The Train Now Departing

Years ago, I read almost nothing but mysteries. They were my favorite genre. I can vaguely remember reading a few of Martha Grimes’s novels, the ones with the names of old pubs in the title: The Man With a Load of Mischief; The Old Fox Deceiv’d. But they didn’t grab my attention in any really serious way, and then I stopped reading so many mysteries. I haven’t read anything by Martha Grimes in easily twenty years.

Recently, though, my husband picked up a few random books for me at the used bookstore, and Martha Grimes’s The Train Now Departing was among them. I thought, why not? It’s two novellas, and it’s a departure from her usual content and style, because they are not mysteries at all. The novellas are similar in tone and theme, dealing with lonely women and their relationships with slightly unpleasant men.

The first novella, “The Train Now Departing,” is about a middle-aged woman who is friends — actually, “friends” might be too strong a word — with a travel writer. They have regular lunches together, during which the focus is the food, and no personal details are ever shared. The woman longs to know details about the writer’s adventurous journeys, which she feels she could never undertake, but the writer is contemptuous of her ignorance and curiosity. The woman is increasingly isolated, from pleasure as well as from human connection, and when tragedy strikes, she is unable to make any real sense of it.

The second novella, “When the Mousetrap Closes,” is about a middle-aged woman (again) who meets a famous stage actor at a tea-house she frequents. He is friendly when she stammers out a greeting, and they begin a relationship of sorts, meeting for tea each week. The actor is in a new play by a famous director, but the play is a dead secret, and the actor himself claims that he doesn’t know the ending to the play, and is being fed his lines day by day; the woman is skeptical, but is willing to waive her common sense to continue the relationship. In the end, though, the actor abandons her, and when she goes to the theatre to see his play, she receives a nasty shock.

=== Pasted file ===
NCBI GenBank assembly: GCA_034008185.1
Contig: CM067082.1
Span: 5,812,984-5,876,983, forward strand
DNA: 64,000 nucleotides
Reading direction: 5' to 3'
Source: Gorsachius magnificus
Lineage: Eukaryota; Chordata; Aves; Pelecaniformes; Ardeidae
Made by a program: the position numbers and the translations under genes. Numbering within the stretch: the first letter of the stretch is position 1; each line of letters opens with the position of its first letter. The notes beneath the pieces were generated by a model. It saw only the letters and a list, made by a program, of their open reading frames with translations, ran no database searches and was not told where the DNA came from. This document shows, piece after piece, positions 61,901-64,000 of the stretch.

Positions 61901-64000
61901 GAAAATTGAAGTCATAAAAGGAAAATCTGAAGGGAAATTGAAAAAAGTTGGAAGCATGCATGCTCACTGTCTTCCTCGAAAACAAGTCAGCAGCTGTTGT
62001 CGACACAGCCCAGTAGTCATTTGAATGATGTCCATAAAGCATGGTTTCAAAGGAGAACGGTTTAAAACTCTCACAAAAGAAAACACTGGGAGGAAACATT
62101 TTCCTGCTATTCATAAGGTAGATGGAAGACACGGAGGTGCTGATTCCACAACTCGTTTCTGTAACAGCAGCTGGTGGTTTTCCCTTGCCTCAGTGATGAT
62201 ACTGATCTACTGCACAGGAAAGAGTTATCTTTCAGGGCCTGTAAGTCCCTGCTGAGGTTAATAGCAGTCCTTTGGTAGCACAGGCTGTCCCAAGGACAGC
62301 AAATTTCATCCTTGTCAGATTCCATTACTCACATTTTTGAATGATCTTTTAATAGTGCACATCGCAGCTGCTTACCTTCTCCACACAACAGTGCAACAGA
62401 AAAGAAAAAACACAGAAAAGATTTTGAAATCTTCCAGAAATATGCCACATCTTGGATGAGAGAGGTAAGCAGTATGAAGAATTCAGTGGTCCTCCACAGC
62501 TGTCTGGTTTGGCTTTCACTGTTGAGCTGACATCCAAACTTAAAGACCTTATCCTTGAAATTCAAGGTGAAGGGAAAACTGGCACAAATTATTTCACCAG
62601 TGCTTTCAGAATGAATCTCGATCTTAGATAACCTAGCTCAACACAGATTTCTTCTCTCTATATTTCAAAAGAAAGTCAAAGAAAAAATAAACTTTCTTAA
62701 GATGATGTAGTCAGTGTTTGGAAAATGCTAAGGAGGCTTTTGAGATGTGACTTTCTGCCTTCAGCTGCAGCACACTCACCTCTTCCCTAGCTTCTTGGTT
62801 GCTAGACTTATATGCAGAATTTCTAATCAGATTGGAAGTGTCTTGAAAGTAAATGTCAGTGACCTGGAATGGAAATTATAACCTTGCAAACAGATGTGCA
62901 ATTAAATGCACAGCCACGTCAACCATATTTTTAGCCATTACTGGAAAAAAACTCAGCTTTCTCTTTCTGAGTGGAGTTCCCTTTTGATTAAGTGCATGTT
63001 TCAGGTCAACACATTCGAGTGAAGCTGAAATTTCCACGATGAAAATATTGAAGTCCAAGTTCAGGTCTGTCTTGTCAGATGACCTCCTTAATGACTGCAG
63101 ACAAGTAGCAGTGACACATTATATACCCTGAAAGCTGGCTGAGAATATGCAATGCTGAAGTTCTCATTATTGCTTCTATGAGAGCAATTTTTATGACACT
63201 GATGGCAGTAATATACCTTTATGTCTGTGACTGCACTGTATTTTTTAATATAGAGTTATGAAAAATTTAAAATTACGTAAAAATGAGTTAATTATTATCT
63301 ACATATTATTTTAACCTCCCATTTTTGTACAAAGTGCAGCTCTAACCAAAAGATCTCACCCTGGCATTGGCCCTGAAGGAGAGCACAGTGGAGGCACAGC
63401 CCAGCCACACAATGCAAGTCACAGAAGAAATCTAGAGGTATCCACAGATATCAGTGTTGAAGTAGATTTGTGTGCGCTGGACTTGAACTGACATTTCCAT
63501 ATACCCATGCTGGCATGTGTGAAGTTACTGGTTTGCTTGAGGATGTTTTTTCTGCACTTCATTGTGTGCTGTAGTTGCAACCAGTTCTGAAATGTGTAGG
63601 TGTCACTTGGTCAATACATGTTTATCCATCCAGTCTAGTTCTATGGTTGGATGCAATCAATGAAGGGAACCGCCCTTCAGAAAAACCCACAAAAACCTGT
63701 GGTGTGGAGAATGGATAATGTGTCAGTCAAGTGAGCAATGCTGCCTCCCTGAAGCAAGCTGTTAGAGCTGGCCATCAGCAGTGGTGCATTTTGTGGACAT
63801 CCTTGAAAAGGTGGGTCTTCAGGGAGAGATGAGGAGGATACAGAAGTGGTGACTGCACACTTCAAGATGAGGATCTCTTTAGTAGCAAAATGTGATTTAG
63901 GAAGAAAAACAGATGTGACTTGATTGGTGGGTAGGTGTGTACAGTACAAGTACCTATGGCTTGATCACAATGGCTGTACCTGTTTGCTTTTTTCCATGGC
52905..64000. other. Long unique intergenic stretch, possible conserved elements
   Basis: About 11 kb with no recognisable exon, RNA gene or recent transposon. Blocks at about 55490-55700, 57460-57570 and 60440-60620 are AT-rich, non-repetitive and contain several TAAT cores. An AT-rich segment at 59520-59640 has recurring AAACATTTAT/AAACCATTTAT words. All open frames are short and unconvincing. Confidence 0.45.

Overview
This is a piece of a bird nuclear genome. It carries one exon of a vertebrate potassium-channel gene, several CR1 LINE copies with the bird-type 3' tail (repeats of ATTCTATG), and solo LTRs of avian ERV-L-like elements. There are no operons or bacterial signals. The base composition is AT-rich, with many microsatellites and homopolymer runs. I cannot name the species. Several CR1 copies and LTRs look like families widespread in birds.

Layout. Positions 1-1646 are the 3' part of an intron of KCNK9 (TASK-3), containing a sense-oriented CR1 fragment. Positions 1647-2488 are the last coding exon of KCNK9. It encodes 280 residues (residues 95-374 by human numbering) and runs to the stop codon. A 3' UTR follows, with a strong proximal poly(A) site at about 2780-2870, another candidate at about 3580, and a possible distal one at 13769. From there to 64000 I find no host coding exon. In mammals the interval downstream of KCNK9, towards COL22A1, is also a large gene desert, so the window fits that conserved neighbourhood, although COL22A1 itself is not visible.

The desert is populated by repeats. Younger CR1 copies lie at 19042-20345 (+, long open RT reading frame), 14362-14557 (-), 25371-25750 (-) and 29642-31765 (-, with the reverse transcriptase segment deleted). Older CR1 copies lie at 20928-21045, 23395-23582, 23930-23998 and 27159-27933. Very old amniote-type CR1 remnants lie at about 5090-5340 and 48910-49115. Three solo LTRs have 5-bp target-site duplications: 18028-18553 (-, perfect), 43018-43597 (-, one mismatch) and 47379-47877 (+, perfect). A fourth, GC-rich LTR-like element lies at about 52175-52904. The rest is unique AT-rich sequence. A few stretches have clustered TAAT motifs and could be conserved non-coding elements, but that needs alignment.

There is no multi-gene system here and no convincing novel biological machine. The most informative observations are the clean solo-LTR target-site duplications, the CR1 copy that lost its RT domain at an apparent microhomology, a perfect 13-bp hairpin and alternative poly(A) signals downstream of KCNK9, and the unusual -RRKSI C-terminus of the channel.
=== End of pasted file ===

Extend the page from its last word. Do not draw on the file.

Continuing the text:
I have to say that I was disappointed by both these stories. Neither of the women at their hearts seemed to have any inner life at all. Both thought of themselves as weak, and they were weak, and in fact rather dull. The first novella was repetitive and grim, with all the chilly meals at different restaurants; it seemed like a bad dream you can’t get out of, and I couldn’t see the point of it. Both engaged in heavy-handed imagery (food and needlepoint, respectively) that left the reader in no doubt as to the main thrust of the piece. And perhaps the strangest thing of all was that I would have sworn that the stories took place in, say, 1930s Britain (when single ladies dining alone were mildly scandalous, when an inheritance was necessary for a single woman to live comfortably, when railroad cafés were common, etc.), but then some intrusive detail would show me that the story was supposed to be taking place in modern America! It was really jarring to read about cell phones, microwaves, and so forth in a story where every attitude screamed of two generations earlier. Has that ever happened to you? This may be the first time for me.

So, you can’t win them all. But at least it sharpened my appetite for a real mystery… review coming up!

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6 Responses to The Train Now Departing

  1. Jenny,
    I loved this post, especially your discussion about the Martha Grimes’ novellas.

    I tried to read a Martha Grimes mystery recently, Jerusalem Inn, which is set during the Christmas holiday period.

    I’m wondering if you know it. Unfortunately, I found it dreadful, and am wondering if I stumbled onto a book that’s not her best, and if I should try her again.

    Loving your blog,
    Judith (Reader in the Wilderness)

    • Jenny says:

      Hi, Judith! Thanks for stopping by and confirming my memory that Martha Grimes’s mysteries weren’t really worth the trouble. I read a couple of them long ago, but didn’t ever return to them. These days, my favorite mystery authors are Laurie King and Kate Atkinson (with a few others sprinkled in for good measure.)

  2. Deb says:

    Mysteries are my favorite genre and I read them voraciously, but I’ve never been able to get into Martha Grimes. I’ve read a couple of her books, but they seemed very obvious, with a lot of “tell” rather than “show.” Based on your review, it seems as if there’s an unpleasant vein of mysogyny running through some of her work too. I don’t think Grimes is a writer to whom I will be returning.

    • Jenny says:

      Great observation about the tell vs. show, Deb. And I think misogyny is the right term, actually. She doesn’t seem to think much of her own women characters. Oh, well. Plenty of other authors in the sea!

  3. Marie says:

    I’m sorry this one didn’t work out. But it’s always fun to experiment :)

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